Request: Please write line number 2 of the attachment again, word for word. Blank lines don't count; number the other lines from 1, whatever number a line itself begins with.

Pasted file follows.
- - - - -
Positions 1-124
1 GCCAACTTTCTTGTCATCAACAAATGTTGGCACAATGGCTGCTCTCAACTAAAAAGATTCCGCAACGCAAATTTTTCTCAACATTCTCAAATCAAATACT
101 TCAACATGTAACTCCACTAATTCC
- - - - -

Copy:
1 GCCAACTTTCTTGTCATCAACAAATGTTGGCACAATGGCTGCTCTCAACTAAAAAGATTCCGCAACGCAAATTTTTCTCAACATTCTCAAATCAAATACT